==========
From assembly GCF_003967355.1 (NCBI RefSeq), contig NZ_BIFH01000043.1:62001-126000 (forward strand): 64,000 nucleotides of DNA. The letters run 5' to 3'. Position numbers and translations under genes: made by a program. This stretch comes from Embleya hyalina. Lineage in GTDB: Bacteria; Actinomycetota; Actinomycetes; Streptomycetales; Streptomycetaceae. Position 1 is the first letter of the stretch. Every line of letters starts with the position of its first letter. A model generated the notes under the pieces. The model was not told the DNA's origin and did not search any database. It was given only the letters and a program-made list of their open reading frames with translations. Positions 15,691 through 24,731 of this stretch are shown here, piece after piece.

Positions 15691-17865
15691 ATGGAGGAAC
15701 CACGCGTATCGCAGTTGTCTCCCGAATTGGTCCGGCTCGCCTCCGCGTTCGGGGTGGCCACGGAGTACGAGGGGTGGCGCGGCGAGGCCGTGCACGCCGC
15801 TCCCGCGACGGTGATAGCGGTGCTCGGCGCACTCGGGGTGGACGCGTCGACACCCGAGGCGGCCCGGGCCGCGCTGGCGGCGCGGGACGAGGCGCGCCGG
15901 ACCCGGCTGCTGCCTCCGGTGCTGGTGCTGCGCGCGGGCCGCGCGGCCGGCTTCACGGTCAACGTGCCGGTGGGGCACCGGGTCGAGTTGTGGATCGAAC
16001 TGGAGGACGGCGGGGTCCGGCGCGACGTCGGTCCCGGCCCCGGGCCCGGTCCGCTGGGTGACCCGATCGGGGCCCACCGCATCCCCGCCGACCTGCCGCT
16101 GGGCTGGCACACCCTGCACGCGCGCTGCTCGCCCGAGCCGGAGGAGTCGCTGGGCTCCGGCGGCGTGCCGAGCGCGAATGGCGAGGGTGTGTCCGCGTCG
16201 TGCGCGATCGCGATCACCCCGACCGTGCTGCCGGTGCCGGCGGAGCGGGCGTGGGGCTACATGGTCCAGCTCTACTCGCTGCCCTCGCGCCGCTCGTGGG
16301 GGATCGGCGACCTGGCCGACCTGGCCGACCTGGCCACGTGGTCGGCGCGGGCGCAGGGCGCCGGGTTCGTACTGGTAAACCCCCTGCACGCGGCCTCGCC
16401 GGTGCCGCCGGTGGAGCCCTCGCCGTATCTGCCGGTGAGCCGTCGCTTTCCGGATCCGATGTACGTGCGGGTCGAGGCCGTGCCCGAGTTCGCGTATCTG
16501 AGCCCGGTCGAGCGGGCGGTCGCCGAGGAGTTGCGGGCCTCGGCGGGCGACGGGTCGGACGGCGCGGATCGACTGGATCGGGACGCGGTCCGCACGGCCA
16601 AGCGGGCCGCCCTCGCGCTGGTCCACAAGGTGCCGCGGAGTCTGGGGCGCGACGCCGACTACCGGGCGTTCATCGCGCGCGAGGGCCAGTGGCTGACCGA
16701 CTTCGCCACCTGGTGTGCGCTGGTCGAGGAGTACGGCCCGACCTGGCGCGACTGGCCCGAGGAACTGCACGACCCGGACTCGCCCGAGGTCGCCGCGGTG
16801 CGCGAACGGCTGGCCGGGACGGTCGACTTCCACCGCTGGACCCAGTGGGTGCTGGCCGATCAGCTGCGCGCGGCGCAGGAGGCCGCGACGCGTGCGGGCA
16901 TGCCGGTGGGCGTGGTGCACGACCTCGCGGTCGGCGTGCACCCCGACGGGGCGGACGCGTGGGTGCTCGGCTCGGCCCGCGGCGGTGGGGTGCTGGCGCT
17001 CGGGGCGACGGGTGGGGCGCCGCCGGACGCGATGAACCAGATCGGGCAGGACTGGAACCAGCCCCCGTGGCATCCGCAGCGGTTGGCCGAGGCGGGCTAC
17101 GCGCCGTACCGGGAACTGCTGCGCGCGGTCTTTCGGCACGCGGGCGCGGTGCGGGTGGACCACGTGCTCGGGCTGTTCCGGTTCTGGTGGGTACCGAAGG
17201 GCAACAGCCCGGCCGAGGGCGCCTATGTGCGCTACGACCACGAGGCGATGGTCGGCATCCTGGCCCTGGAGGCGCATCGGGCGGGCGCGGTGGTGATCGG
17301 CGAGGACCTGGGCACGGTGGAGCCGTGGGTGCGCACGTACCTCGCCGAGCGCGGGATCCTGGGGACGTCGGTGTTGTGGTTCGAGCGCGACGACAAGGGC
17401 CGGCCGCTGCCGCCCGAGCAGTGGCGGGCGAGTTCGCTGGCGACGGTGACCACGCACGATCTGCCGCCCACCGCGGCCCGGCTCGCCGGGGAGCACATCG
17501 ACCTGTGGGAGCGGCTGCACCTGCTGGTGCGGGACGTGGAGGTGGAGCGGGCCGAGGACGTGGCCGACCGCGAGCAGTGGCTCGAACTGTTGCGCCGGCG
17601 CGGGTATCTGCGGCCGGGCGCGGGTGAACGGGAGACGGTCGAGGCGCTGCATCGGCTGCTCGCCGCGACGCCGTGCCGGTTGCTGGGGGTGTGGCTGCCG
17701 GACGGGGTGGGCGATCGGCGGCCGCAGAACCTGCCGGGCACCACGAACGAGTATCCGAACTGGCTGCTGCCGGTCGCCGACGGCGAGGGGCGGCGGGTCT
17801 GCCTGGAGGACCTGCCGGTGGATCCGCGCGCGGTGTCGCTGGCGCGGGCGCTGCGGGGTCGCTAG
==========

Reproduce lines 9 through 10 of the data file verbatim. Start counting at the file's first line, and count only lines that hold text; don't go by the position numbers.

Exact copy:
16201 TGCGCGATCGCGATCACCCCGACCGTGCTGCCGGTGCCGGCGGAGCGGGCGTGGGGCTACATGGTCCAGCTCTACTCGCTGCCCTCGCGCCGCTCGTGGG
16301 GGATCGGCGACCTGGCCGACCTGGCCGACCTGGCCACGTGGTCGGCGCGGGCGCAGGGCGCCGGGTTCGTACTGGTAAACCCCCTGCACGCGGCCTCGCC